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I have the following code:

Boolean bool = null;

try 
{
    if (bool)
    {
        //DoSomething
    }                   
} 
catch (Exception e) 
{
    System.out.println(e.getMessage());             
}

Why does my check up on the Boolean variable "bool" result in an exception? Shouldn't it just jump right past the if statement when it "sees" that it isn't true? When I remove the if statement or check up on if it's NOT null, the exception goes away.

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1  
The answers above about object unboxing are all correct. For completeness sake, however, you could also change your code to use the primitive "boolean" instead of the object wrapper "Boolean". You should also refresh yourself on the difference between a primitive and an Object. –  Marvo Jun 12 '12 at 22:34

6 Answers 6

up vote 43 down vote accepted

When you have a boolean it can be either true or false. Yet when you have a Boolean it can be either Boolean.TRUE, Boolean.FALSE or null as any other object.

In your particular case, your Boolean is null and the if statement triggers an implicit conversion to boolean that produces the NullPointerException. You may need instead:

if(bool != null && bool) { ... }
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6  
Technically a Boolean can be any number of true instances, not just Boolean.TRUE. For example new Boolean(true). –  Steve Kuo Jun 13 '12 at 1:22

If you don't like extra null ckecks:

if (Boolean.TRUE.equals(value)) {...}
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that's the stuff right here wonderful –  Nicholas DiPiazza Sep 2 at 22:41
    
@AvrDragon: does equals required ? Operator == works here since Boolean has only two values –  Atul Sep 17 at 13:17
    
@Atul Yes, equals is required here. Because (new Boolean(true) == new Boolean(true)) is.... false. Reason: Boolean is just an class and can have multiple instances as any other class in java. –  AvrDragon Dec 2 at 14:45

Don't Reinvent The Wheel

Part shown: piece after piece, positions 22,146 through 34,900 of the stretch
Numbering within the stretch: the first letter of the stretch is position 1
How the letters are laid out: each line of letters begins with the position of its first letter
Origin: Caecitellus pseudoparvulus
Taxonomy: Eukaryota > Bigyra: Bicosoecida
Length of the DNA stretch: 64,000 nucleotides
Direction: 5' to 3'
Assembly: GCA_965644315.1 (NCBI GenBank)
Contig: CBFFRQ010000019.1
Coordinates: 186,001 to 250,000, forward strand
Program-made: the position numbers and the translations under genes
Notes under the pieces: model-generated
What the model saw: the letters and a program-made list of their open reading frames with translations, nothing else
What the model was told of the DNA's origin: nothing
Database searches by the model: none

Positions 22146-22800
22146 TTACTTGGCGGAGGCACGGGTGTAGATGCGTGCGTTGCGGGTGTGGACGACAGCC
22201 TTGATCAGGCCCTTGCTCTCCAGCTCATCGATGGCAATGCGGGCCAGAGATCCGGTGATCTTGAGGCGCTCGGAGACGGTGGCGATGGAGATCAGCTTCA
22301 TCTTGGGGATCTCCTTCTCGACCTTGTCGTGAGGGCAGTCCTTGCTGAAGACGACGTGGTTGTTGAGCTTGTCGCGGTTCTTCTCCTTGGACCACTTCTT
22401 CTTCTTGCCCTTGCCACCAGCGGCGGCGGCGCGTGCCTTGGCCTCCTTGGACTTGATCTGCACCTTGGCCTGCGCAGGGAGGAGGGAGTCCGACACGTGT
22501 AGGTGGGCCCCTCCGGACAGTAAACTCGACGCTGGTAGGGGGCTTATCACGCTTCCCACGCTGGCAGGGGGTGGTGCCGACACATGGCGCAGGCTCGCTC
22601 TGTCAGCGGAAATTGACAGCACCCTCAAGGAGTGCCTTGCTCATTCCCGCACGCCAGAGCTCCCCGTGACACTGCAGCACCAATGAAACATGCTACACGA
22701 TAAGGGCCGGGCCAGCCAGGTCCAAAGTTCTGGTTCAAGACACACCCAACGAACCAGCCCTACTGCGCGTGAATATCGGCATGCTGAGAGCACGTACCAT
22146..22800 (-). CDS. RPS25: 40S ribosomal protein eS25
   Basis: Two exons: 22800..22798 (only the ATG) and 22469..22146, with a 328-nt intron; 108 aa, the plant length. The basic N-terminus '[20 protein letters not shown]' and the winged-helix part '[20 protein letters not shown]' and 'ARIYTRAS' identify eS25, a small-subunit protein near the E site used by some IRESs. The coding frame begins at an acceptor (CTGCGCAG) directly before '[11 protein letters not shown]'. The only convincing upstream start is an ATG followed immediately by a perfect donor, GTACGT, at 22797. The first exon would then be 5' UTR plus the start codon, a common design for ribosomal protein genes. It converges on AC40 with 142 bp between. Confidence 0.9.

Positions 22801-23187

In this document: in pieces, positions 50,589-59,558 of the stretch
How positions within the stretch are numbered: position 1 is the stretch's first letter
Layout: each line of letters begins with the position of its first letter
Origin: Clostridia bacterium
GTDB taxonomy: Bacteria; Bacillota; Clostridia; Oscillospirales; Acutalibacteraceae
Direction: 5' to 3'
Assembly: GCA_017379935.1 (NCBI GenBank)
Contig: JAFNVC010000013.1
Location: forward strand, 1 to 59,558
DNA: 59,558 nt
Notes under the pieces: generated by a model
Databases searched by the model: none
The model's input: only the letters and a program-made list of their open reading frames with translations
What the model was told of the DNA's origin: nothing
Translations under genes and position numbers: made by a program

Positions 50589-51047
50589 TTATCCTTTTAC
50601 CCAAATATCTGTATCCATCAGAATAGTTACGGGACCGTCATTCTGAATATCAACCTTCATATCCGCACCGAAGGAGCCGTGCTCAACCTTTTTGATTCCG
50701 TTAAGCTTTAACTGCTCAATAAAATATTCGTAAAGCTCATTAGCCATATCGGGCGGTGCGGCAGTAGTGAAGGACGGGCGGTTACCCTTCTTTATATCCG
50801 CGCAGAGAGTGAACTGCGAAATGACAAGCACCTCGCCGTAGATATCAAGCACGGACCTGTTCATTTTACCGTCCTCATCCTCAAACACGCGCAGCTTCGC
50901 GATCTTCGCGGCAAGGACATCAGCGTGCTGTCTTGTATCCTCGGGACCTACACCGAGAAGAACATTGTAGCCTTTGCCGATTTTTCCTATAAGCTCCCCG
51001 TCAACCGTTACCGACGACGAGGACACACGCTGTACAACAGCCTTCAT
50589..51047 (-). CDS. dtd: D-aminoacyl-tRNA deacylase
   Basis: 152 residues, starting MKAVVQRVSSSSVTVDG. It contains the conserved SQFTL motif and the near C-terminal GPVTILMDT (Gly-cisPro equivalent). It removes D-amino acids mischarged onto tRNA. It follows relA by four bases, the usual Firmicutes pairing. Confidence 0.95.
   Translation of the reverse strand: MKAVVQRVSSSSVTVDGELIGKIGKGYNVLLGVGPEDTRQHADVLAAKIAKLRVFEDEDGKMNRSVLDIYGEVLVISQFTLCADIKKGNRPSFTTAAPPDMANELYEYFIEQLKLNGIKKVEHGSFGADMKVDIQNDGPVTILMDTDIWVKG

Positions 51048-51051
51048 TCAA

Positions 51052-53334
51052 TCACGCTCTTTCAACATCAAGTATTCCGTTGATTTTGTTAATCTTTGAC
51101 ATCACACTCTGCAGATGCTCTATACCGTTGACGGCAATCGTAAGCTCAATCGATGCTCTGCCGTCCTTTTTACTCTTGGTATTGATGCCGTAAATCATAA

Use the Apache BooleanUtils.

Leverage what's already been built and use isTrue():

BooleanUtils.isTrue( bool );

Checks if a Boolean value is true, handling null by returning false.

If you're "allowed" to include these additional libraries, there are a bunch of great helper functions for all sorts of use-cases, including Booleans and Strings. I suggest you peruse the various Apache libraries and see what they already offer.

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Reinventing the wheel doesn't seem so bad when the alternative is using an external library for something as basic as this. –  Paul Manta 2 days ago
    
@PaulManta I agree if this is the only thing you'd ever use in the Apache Utils libraries, but the suggested idea is to "peruse" the libraries to expose yourself to other helpful functions. –  Josh Pinter yesterday

Boolean is the object wrapper class for the primitive boolean. This class, as any class, can indeed be null. For performance and memory reasons it is always best to use the primitive.

The wrapper classes in the Java API serve two primary purposes:

  1. To provide a mechanism to “wrap” primitive values in an object so that the primitives can be included in activities reserved for objects, like as being added to Collections, or returned from a method with an object return value.
  2. To provide an assortment of utility functions for primitives. Most of these functions are related to various conversions: converting primitives to and from String objects, and converting primitives and String objects to and from different bases (or radix), such as binary, octal, and hexadecimal.

http://en.wikipedia.org/wiki/Primitive_wrapper_class

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Boolean types can be null. You need to do a null check as you have set it to null.

try 
{
   if (bool != null && bool)
   {
      //DoSomething
   }                   
} 
catch (Exception e) 
{
    System.out.println(e.getMessage());             
}
share|improve this answer
3  
What is wrong with this answer? It's not the checking of the bool that would be throwing the exception. Unnecessary downvotes. –  dodexahedron Jun 12 '12 at 21:46
3  
Agreed, perfectly reasonable answer. –  NominSim Jun 12 '12 at 21:46
2  
I agree it's a perfectly reasonable answer. You could get rid of the exception handling though. –  Marvo Jun 12 '12 at 22:35
9  
The exception handing is unnecessary, and beside it is being done in a way that is a bad example to beginners. This deserves a downvote, IMO. (Yea ... I know it comes from the example code, but repeating it in the Answer appears to endorse it.) –  Stephen C Jun 12 '12 at 22:44
3  
The right way is the one above..no exception handling. Also, the Exception handling is too general and is discouraged. –  vellvisher Jun 13 '12 at 2:42

as your variable bool is pointing to a null, you will always get a NullPointerException, you need to initialize the variable first somewhere with a not null value, and then modify it.

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1  
If it were just that, the catch block would handle the NullPointerException. The problem here is that the OP attempts to unbox a null-reference into a primitive. –  Mike Adler Jun 12 '12 at 21:54

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